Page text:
The Piano Student

(Author) (Translator)

Product Details

$16.95  $15.59
New Vessel Press
Publish Date
5.2 X 7.9 X 0.5 inches | 0.55 pounds
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About the Author

Lea Singer is a German cultural historian and a novelist who uses a pseudonym for her fictional works. Under her legal name of Eva Gesine Baur, she has authored biographies of Frédéric Chopin and Wolfgang Amadeus Mozart. She has also written novels inspired by the lives of pianist Paul Wittgenstein and painter Caspar David Friedrich.
Elisabeth Lauffer is the recipient of the 2014 Gutekunst Translation Prize. After graduating from Wesleyan University she lived in Berlin where she worked as a commercial translator and then obtained a master's in education from Harvard.


Based on correspondence between virtuoso pianist Vladimir Horowitz and a young Swiss student, Nico Kaufmann, Singer's astute, elegiac English-language debut reconstructs the pair's amorous liaison in the lead-up to WWII ... Singer effectively conveys Horowitz's genius ... This nostalgic tale of repressed desire is as affecting as Schumann's haunting tune.
--Publishers Weekly

Gripping in its newness and historical import ... The Piano Student contains a lovely air of mystery ... Members of music's royalty people the pages.
--Washington Independent Review of Books

Paints a startling picture of Horowitz as a complicated man torn between his desire to be with men and his duty to his wife, Arturo Toscanini's daughter. This is an engrossing, beautifully written novel that brings into focus an inimitable artist who ascended to great heights as a pianist despite his hidden life as a gay man.
--VAN Classical Music Magazine

The illicit love affair of world-famous piano virtuoso Vladimir Horowitz and the less successful pianist Nico Kaufmann is recreated vividly in Lea Singer's The Piano Student ... Singer has written a compelling story, interweaving history, music, and psychological intrigues that accompany purposely hidden romantic involvements.
--The Gay & Lesbian Review

German cultural historian Singer draws on unpublished letters she unearthed in Switzerland to reimagine the tumultuous love affair between phenomenal pianist Vladimir Horowitz and his young student Nico Kaufmann ... What emerges is a portrait of gay life and limitations in the mid-1900s, the era's painful political upheavals, and a great pianist on edge ... An intriguing look at passion, history, and culture, for more than classical music fans.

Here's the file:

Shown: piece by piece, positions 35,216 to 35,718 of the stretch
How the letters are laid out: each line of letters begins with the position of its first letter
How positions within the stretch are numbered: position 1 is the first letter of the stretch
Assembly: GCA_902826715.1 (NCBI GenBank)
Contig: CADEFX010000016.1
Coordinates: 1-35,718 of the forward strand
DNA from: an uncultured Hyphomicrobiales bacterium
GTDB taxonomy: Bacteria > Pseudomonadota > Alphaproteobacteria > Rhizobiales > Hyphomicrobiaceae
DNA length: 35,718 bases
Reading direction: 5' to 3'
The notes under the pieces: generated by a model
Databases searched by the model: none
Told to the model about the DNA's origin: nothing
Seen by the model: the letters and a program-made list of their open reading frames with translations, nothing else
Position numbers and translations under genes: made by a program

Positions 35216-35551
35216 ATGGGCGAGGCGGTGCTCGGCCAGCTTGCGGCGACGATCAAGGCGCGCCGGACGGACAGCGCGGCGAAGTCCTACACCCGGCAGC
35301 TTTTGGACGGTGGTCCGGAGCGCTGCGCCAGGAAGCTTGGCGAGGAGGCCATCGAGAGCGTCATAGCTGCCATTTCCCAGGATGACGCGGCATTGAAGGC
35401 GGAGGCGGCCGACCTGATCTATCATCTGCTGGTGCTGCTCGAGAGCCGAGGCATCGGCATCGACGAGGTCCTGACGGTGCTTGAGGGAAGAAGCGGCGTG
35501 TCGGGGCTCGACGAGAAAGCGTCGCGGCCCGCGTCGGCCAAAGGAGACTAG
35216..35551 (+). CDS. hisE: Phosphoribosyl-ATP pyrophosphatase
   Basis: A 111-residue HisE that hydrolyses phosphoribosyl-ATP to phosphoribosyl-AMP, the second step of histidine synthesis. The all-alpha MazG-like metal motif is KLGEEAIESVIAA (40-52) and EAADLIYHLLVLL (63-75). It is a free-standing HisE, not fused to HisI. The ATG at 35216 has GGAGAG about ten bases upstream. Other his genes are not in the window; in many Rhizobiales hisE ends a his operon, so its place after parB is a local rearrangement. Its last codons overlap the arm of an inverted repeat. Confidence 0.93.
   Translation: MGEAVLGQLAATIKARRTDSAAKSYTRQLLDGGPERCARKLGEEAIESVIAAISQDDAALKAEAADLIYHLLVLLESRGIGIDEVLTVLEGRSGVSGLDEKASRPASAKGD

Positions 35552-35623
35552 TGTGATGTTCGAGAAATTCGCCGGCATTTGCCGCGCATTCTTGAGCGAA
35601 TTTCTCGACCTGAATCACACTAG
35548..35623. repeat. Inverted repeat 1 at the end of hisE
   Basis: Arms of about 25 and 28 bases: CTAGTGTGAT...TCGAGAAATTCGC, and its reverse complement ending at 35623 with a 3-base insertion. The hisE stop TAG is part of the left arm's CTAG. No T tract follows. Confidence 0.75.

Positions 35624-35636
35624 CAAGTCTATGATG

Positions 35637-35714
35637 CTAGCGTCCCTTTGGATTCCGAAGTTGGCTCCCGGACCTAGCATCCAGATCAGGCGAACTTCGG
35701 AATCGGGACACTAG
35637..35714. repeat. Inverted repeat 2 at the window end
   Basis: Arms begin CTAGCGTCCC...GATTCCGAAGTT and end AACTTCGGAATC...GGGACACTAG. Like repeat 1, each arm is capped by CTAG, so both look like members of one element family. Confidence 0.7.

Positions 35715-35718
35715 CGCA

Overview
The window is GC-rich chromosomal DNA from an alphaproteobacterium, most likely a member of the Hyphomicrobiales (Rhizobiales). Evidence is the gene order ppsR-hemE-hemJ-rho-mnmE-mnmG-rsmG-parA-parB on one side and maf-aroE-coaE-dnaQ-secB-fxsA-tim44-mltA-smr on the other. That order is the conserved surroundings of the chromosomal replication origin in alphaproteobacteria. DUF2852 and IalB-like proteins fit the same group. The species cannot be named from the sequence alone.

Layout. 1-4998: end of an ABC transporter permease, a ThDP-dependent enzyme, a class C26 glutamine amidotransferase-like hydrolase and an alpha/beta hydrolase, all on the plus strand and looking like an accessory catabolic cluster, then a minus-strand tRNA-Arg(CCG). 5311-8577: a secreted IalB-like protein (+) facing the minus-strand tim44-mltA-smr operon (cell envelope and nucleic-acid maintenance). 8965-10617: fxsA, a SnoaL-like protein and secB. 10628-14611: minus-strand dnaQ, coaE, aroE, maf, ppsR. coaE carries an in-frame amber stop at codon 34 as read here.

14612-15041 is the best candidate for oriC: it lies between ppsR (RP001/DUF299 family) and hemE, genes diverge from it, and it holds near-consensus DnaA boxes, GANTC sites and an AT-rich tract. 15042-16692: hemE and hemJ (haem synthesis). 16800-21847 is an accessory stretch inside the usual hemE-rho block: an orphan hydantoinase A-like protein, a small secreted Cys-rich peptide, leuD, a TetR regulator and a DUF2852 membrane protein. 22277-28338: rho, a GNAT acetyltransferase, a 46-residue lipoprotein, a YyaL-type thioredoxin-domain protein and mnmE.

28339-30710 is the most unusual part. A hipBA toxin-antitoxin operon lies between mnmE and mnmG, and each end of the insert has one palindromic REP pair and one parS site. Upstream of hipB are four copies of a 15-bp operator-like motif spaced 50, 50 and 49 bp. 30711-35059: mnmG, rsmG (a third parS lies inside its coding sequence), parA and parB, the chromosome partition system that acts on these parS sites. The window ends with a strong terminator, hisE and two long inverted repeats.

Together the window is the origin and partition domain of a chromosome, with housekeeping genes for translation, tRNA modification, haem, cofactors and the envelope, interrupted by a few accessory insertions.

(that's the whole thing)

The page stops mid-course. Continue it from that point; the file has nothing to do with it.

--Library Journal

With the complexity of a Russian piano concerto, Lea Singer has evoked the passionate love between the maestro Horowitz and the young man who became his student. She has richly imagined their forbidden relationship, which was marked by the same push-pull phrasing in the Chopin Nocturnes Horowitz often played, and that haunted them both for the rest of their lives.
--Chris Cander, author of The Weight of a Piano

This intriguing, quirky novel, based on unpublished letters of Horowitz to a Swiss student, explores his hidden European years between living in Russia and the United States, and his hidden homosexual life outside his marriage with Wanda Toscanini.
--Stephen Hough, concert pianist and author of Rough Ideas: Reflections on Music and More and The Final Retreat: A Novel

Reads like a dark detective novel of the sort Swiss writer Friedrich Dürrenmatt might have written ... This is a moving book, filled with tension and tragedy. We see Horowitz, warts and all ... a fascinating read.

Throughout its telling, Singer maintains an elegance and depth that will leave the reader pondering the nature of personal courage and how--or whether--life and maturity can ever bring into harmony art, ambition, and love.
--Historical Novels Review

The nov-el draws out many themes that res-onate in today's world on the nature of sex-u-al iden-ti-ty and art, espe-cial-ly the rela-tion-ship between pas-sion and art and suf-fer-ing and cre-ativ-i-ty ... Presents its themes with sen-si-tiv-i-ty and restraint ... The Piano Stu-dent illu-mi-nates the sac-ri-fices artists make for their art.
--Jewish Book Council

One of the greatest pianists of the last century, an illicit love affair with a young man, and a story using the genuine correspondence that passed between them--it makes for an utterly compelling read.
--Jeremy Nicholas, author of The Great Composers and Chopin: His Life and Music

Lea Singer's newly translated novel is historical fiction done right ... The book [has] a cinematic quality, like an old German movie ... There are also many beautiful passages about music.
--The Provincetown Independent

Carefully researched and explosively passionate, this story of forbidden love and unmet potential is not just for fans of Vladimir Horowitz or the piano, but for anyone who's ever felt the ineffable power of music.
--Aja Gabel, author of The Ensemble

Intensely satisfying ... A haunting and at times heartbreaking read.
--Never Imitate

A tender psychological depiction of an impossible love--and between the lines a good deal of veneration for the pianist Horowitz and for the persuasive power of music.
--Süddeutsche Zeitung

Lea Singer's novel combines narrative imagination and accurate research ... recounting vividly as well as exemplarily the multi-faceted history of a forbidden love between men and thereby captivating the reader.

A book that tells with empathic devotion of music and death ... the story of a search for freedom in the most adverse circumstances ... The book poses the biggest question of all about relationships, What is true and what is a lie?
--Neue Zürcher Zeitung